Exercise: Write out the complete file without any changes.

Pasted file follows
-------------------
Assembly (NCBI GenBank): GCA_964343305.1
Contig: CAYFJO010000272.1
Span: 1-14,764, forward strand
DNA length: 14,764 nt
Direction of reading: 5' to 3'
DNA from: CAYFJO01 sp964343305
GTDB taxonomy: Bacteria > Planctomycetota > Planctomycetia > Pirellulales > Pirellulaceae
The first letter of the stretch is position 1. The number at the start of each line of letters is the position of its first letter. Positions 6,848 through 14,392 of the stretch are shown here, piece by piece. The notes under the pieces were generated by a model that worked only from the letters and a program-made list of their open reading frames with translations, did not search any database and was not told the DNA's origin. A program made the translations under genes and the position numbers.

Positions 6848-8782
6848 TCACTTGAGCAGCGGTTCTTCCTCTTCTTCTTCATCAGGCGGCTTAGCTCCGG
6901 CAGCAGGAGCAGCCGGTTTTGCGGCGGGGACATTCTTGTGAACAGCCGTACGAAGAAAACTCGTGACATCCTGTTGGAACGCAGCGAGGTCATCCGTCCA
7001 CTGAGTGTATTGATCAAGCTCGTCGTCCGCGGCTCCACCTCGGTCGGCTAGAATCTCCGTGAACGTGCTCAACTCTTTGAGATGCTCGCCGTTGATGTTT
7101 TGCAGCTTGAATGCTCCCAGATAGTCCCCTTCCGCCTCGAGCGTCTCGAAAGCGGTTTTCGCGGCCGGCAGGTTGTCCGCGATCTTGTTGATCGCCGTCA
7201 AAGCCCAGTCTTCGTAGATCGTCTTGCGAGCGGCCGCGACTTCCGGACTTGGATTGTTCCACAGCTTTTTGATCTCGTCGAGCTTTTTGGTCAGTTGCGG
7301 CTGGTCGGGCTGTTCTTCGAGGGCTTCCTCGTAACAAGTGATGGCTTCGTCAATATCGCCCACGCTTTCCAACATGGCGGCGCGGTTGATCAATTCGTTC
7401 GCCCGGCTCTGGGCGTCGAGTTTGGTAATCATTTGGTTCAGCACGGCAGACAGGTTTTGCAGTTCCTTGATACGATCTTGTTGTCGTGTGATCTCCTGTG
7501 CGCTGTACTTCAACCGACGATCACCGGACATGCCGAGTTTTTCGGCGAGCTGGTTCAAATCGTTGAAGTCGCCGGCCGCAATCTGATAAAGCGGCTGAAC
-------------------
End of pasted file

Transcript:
Assembly (NCBI GenBank): GCA_964343305.1
Contig: CAYFJO010000272.1
Span: 1-14,764, forward strand
DNA length: 14,764 nt
Direction of reading: 5' to 3'
DNA from: CAYFJO01 sp964343305
GTDB taxonomy: Bacteria > Planctomycetota > Planctomycetia > Pirellulales > Pirellulaceae
The first letter of the stretch is position 1. The number at the start of each line of letters is the position of its first letter. Positions 6,848 through 14,392 of the stretch are shown here, piece by piece. The notes under the pieces were generated by a model that worked only from the letters and a program-made list of their open reading frames with translations, did not search any database and was not told the DNA's origin. A program made the translations under genes and the position numbers.

Positions 6848-8782
6848 TCACTTGAGCAGCGGTTCTTCCTCTTCTTCTTCATCAGGCGGCTTAGCTCCGG
6901 CAGCAGGAGCAGCCGGTTTTGCGGCGGGGACATTCTTGTGAACAGCCGTACGAAGAAAACTCGTGACATCCTGTTGGAACGCAGCGAGGTCATCCGTCCA
7001 CTGAGTGTATTGATCAAGCTCGTCGTCCGCGGCTCCACCTCGGTCGGCTAGAATCTCCGTGAACGTGCTCAACTCTTTGAGATGCTCGCCGTTGATGTTT
7101 TGCAGCTTGAATGCTCCCAGATAGTCCCCTTCCGCCTCGAGCGTCTCGAAAGCGGTTTTCGCGGCCGGCAGGTTGTCCGCGATCTTGTTGATCGCCGTCA
7201 AAGCCCAGTCTTCGTAGATCGTCTTGCGAGCGGCCGCGACTTCCGGACTTGGATTGTTCCACAGCTTTTTGATCTCGTCGAGCTTTTTGGTCAGTTGCGG
7301 CTGGTCGGGCTGTTCTTCGAGGGCTTCCTCGTAACAAGTGATGGCTTCGTCAATATCGCCCACGCTTTCCAACATGGCGGCGCGGTTGATCAATTCGTTC
7401 GCCCGGCTCTGGGCGTCGAGTTTGGTAATCATTTGGTTCAGCACGGCAGACAGGTTTTGCAGTTCCTTGATACGATCTTGTTGTCGTGTGATCTCCTGTG
7501 CGCTGTACTTCAACCGACGATCACCGGACATGCCGAGTTTTTCGGCGAGCTGGTTCAAATCGTTGAAGTCGCCGGCCGCAATCTGATAAAGCGGCTGAAC